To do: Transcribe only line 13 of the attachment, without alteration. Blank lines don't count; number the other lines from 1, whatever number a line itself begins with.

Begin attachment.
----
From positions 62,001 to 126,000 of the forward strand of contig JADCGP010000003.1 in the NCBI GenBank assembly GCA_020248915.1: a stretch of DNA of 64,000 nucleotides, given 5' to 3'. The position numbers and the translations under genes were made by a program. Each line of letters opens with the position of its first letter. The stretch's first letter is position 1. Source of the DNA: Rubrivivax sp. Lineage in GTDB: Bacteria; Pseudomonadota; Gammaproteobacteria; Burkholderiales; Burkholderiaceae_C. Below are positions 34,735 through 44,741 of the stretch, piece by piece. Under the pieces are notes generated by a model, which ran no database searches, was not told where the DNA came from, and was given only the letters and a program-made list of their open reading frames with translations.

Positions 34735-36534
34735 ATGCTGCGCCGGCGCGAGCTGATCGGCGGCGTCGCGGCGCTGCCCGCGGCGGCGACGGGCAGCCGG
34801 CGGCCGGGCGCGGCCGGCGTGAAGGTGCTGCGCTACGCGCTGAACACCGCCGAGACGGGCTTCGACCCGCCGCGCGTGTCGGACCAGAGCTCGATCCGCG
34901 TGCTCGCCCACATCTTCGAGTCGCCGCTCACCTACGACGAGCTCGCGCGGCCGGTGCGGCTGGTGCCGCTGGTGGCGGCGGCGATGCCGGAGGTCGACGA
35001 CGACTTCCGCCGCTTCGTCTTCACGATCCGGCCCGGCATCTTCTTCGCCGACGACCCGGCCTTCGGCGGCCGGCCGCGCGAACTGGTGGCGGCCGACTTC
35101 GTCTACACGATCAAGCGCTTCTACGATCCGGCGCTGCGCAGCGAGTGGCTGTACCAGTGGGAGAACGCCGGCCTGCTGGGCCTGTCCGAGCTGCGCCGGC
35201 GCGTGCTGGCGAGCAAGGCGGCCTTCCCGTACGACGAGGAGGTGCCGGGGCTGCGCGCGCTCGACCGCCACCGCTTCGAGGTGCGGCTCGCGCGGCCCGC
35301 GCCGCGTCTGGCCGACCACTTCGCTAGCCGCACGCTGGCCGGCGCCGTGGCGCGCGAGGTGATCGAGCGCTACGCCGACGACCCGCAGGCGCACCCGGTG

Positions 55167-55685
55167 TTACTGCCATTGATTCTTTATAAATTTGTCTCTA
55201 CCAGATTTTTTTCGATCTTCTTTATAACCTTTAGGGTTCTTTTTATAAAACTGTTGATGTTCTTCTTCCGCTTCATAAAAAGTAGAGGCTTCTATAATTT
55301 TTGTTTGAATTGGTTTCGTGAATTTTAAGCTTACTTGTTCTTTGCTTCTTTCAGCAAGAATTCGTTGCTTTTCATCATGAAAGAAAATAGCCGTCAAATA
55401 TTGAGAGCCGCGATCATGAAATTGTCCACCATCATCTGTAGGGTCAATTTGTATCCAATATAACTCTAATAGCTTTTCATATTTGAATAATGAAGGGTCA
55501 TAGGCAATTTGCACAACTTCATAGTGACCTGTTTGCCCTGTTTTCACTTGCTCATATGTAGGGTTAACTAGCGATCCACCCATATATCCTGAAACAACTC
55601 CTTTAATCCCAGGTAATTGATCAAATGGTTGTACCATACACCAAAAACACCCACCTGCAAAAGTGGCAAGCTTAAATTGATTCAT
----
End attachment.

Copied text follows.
55301 TTGTTTGAATTGGTTTCGTGAATTTTAAGCTTACTTGTTCTTTGCTTCTTTCAGCAAGAATTCGTTGCTTTTCATCATGAAAGAAAATAGCCGTCAAATA